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Issue Notice – vires of section 16(2)(c) under challenge: Tripura High Court
In M/s Sahil Enterprises v. Union of India, W.P. (C) No. 531/2021, the petitioner-company has challenged the vires of section 16(2)(c) of the CGST Act. Section 16(2)(c) provides that a registered person would be eligible for claiming ITC subject to the condition that the tax charged in respect of such supply has been actually deposited by the supplier/vendor to the Government. A similar challenge in Surat Mercantile Association and Anr. v. Union of India and Ors., R/SCA/15329/2020 is pending before Hon’ble Gujarat High Court and in M/s. Shree Gobind Alloys Pvt. Ltd. v. Union of India and Ors., W.P.(C) No. 16242 of 2021 is pending before Hon’ble Orissa High Court.
Order of provisional attachment cannot survive after proceeding ends: Hon’ble Bombay High Court
In Fine Exim Private Ltd. v. Union of India, Writ Petition No. 2127 of 2021, Hon’ble High Court set aside the provisional attachment order on two grounds (i) Proceeding initiated u/s. 73 got terminated by final order u/s. 73(9) thereof the proceeding doesn’t survive resultantly terminating the life of the order of provisional attachment, and (ii) Jurisdictional Error: The order of provisional attachment was made not during the pendency of any proceedings but was made in view of contemplation of proceedings under Section 73 thereof. SCN was issued 45 days after the order of provisional attachment. Hence, since its inception, the order of provisional attachment was not at all a valid order.
Non-speaking and ex-parte order set aside: Hon’ble Patna High Court
In M/s National Enterprises v. Union of India and Ors., Civil Writ Jurisdiction Case No. 12233 of 2021, vide impugned order and Form GST DRC-07 the petitioner has been intimated for disallowance of Input Tax Credit and further imposing of tax (including penalty and interest). Hon’ble High Court quashed and set aside the impugned orders for two reasons- (i) violation of principles of natural justice and, (b) order passed ex-parte in nature, do not assign any sufficient reasons even decipherable from the record, as to how the officer could determine the amount due and payable by the assessee.
Non-reasoned order disallowing ITC set aside: Hon’ble Madras High Court
In M/s Sree Rajendra Steels v. The Assistant Commissioner, W.P. No. 16170 of 2021 and W.M.P. No. 17106 of 2021, Hon’ble High Court set aside the order disallowing ITC and held that the claim of ITC is one that would have to be decided based on documents that are supplied by an assessee as well as material collated/available with the Assessing Officer and not by way of a cursory order.
Pre-SCN consultation, based on the incomplete investigation quashed: Hon’ble Telangana High Court
In M/s. Deem Distributors Pvt. Ltd. v. Union of India, Writ Petition No. 7063 of 2021, the department alleged that the petitioner company’s certain suppliers are fictitious and requested the petitioner-company to reverse the ITC availed on such supplier invoices. Hon’ble High Court held that without there being a determination of liability of the petitioner in any enquiry conducted under the Act, demand for reversal of input tax credit or payment of tax with interest for penalty, can be raised by the department i.e. without ascertaining the liability department could not have issued the letter to the petitioner asking him immediately reverse the input tax credit allegedly availed.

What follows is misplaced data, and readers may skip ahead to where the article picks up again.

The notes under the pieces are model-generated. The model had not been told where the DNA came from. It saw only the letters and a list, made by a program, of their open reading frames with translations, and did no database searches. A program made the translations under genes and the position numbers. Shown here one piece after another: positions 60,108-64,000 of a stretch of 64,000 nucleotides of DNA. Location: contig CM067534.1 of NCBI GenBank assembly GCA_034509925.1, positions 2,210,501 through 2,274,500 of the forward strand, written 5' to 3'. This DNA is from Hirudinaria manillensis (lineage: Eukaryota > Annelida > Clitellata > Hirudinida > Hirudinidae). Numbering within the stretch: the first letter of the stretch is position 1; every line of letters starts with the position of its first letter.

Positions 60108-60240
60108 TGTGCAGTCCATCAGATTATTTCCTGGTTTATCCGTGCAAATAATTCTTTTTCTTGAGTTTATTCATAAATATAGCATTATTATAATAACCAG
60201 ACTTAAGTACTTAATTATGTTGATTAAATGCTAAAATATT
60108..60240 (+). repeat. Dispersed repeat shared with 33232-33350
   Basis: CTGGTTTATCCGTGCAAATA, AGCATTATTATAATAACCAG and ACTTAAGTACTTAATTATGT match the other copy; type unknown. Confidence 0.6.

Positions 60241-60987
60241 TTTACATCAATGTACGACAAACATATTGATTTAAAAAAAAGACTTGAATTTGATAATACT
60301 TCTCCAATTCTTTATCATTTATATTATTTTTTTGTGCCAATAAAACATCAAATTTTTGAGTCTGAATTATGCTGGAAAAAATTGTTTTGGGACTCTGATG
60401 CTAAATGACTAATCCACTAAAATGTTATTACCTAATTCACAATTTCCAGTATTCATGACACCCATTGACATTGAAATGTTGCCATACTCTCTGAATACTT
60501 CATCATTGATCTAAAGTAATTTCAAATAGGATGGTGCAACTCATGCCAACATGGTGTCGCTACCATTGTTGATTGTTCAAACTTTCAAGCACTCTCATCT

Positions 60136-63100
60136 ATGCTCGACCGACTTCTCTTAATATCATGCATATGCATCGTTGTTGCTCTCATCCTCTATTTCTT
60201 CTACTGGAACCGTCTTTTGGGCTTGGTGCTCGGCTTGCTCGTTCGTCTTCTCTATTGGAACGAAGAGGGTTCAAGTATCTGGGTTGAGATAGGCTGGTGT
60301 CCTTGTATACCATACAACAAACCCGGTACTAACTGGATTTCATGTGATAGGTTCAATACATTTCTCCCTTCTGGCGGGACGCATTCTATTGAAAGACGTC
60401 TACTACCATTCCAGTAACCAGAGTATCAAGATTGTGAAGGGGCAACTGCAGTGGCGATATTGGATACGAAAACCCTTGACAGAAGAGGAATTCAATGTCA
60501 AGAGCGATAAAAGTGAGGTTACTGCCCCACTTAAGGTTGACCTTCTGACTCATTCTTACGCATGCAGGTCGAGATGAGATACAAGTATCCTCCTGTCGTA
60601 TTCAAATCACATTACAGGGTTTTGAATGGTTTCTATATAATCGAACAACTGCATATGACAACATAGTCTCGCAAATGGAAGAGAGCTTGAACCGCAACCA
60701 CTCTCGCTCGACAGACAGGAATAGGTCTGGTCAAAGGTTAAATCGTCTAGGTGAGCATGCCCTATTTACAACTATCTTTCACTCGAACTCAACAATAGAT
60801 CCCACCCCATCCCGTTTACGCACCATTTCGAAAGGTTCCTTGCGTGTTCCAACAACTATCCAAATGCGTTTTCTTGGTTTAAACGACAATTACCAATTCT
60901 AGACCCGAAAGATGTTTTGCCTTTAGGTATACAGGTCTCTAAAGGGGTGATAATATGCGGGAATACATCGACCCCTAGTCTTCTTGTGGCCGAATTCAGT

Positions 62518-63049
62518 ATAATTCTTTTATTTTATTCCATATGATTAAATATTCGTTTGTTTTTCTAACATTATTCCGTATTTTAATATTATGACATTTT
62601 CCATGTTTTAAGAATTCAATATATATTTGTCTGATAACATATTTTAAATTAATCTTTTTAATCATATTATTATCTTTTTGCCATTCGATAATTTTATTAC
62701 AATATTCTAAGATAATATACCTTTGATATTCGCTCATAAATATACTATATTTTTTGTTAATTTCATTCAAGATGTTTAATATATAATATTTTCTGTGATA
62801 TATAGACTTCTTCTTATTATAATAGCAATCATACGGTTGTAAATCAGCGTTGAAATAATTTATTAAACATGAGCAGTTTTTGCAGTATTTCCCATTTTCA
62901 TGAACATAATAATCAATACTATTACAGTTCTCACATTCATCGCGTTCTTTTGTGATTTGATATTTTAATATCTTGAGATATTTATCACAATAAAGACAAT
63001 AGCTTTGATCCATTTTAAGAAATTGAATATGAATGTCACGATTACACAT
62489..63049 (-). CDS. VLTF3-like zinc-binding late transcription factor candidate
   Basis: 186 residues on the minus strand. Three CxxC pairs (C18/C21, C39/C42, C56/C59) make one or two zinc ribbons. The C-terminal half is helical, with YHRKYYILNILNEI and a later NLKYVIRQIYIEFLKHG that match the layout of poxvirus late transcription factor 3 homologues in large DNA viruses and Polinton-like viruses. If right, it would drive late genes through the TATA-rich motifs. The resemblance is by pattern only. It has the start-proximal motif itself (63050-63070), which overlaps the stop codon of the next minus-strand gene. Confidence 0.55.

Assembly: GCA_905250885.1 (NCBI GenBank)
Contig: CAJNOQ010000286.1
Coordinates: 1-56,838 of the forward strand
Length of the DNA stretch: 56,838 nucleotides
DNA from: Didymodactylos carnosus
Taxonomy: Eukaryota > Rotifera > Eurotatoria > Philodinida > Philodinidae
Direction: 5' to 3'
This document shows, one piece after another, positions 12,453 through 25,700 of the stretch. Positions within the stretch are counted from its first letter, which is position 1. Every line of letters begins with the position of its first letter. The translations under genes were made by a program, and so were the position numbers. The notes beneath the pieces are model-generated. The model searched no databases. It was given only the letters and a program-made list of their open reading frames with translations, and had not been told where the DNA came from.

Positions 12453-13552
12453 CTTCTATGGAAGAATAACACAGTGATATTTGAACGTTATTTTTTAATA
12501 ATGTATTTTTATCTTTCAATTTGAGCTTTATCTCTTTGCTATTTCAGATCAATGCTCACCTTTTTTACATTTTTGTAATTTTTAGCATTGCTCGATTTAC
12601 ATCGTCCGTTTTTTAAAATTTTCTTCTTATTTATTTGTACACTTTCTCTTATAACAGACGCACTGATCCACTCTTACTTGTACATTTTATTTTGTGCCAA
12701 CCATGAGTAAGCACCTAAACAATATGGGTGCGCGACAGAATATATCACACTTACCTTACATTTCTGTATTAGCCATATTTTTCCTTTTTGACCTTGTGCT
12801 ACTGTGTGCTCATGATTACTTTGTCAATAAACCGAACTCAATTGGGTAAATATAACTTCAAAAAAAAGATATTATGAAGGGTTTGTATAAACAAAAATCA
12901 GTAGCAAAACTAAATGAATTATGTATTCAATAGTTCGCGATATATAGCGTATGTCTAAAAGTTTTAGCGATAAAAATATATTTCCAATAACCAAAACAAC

Department cannot go beyond the Show Cause Notice, order set aside: Hon’ble Kerala High Court
In FR Trade Links v. State Tax Officers and Ors., W.P. (C) No. 28917 OF 2020, the department issued SCN regarding cancellation of registration on grounds that the registered person’s place of business is partially completed with no structure and no building number. Thereafter, the department cancelled the registration under section 29(2). Hon’ble High Court held that section 29(2) does not envisage the contingency of situation of place of business in a partially completed building having no building number affixed on it by the local authority. Hence, the order cannot stand the scrutiny of law.
Appeal before the wrong forum, relief granted to the petitioner: Hon’ble Madhya Pradesh High Court
In Maa Sharda Construction Company v. Union of India and Ors., W.P. 8162 of 2021. The petitioner-company filed an appeal against the cancellation of registration before the Commissioner (Appeals) under Section 107 of the CGST Act. The Commissioner (Appeals) referring to section 30 of the CGST Act, dismissed the appeal. The correct remedy was to file an application for revocation of cancellation of registration before proper officer u/s. 30 and now the application became time-barred. Hon’ble High Court considered it as a bonafide mistake and directed the proper officer to consider the application for revocation of cancellation of registration.
The arrest can be made before completion of adjudication/assessment: Hon’ble Gauhati High
In Subhash Kumar Singh v. The State of Assam and Anr., Bail Application/ 1631/2021, Hon’ble High Court rejected the bail petition and observed that the arrest under section 69 is valid. An important observation made, “this Court is of the further view, in disagreement with the submission of the learned senior counsel for the Petitioner, that the Respondent authorities cannot invoke the power to arrest under section 69 read with section 132 of the AGST Act, 2017 prior to the completion of adjudication/assessment is bereft of reasonable and valid logic.”
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